Why are people still buying 2 tires at a time?

Well I was a 2 tire at a time replacement guy until I got 4wd, like since 1968. As ill advised, I would not rotate the tires, would buy new for the front, and move front to the rear undu the philosophy from my shop teacher that one would rather risk tire failure on the rear than the front.

I would usually get 10 to 15k miles extra per pair, and after 140k on my car that seemed to be a significant savings.

The tires never got to a low enough tread level to be dangerous, and never had a problem out of the norm for traction and road control because of my practices.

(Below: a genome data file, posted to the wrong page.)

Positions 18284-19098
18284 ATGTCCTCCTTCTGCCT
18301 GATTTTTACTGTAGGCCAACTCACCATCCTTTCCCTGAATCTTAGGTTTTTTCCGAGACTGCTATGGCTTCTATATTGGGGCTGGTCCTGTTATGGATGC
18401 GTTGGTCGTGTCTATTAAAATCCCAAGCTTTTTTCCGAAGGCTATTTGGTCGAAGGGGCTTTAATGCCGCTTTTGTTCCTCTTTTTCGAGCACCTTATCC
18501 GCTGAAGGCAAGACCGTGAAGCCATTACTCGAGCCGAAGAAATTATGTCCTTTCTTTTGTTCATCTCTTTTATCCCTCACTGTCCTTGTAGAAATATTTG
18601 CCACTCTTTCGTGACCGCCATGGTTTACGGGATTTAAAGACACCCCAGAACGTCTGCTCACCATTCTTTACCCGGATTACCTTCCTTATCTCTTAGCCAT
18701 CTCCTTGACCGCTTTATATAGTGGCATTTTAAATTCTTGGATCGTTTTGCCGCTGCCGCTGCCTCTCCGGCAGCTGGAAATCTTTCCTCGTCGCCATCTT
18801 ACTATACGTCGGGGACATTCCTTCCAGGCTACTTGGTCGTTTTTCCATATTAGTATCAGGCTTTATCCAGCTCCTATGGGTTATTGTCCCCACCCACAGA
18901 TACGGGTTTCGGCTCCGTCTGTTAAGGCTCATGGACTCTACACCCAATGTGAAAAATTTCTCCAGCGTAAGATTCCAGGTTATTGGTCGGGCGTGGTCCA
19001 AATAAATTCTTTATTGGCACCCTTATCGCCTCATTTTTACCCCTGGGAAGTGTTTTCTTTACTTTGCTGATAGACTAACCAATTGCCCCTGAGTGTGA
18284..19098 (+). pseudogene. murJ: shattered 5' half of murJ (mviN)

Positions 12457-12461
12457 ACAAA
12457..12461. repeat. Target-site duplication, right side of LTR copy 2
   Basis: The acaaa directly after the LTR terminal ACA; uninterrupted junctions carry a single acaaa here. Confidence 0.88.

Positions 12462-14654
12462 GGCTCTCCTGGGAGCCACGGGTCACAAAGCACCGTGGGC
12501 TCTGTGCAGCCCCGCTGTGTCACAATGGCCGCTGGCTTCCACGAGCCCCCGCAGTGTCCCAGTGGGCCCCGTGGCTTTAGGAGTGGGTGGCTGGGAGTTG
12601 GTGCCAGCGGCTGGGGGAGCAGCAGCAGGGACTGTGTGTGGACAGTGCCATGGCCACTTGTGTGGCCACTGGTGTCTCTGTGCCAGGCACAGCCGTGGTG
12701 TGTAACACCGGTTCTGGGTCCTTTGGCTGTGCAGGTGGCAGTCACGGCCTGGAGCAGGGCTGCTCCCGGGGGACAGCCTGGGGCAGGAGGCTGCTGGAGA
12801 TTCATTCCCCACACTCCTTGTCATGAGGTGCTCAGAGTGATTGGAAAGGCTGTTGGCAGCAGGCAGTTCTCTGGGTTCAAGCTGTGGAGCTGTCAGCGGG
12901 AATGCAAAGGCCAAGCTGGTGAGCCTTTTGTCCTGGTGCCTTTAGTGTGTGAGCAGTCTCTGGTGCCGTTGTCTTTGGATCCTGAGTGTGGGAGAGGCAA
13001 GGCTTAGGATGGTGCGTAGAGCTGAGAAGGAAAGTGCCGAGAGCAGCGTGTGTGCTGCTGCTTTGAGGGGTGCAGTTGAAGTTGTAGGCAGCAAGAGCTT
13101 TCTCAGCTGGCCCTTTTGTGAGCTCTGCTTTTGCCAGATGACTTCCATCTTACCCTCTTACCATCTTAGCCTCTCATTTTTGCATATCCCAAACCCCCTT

“The reason being that you will have better vehicle control if a front tire fails vs a rear. There are a few videos out like the one in the original post demonstrating this.”

Could you please provide a link to one of these videos?

You might want to keep the new tires on the rear a bit longer than your owner’s manual specified rotation schedule but they should be rotated or they might or might not develop noisy treadwear patterns. New tires on the rear keeps the trial lawyers away as there might commonly expected to be a very small reduction in traction from new to worn.

The variety of opinions expressed in reply to your question says that your question has no definitive answer.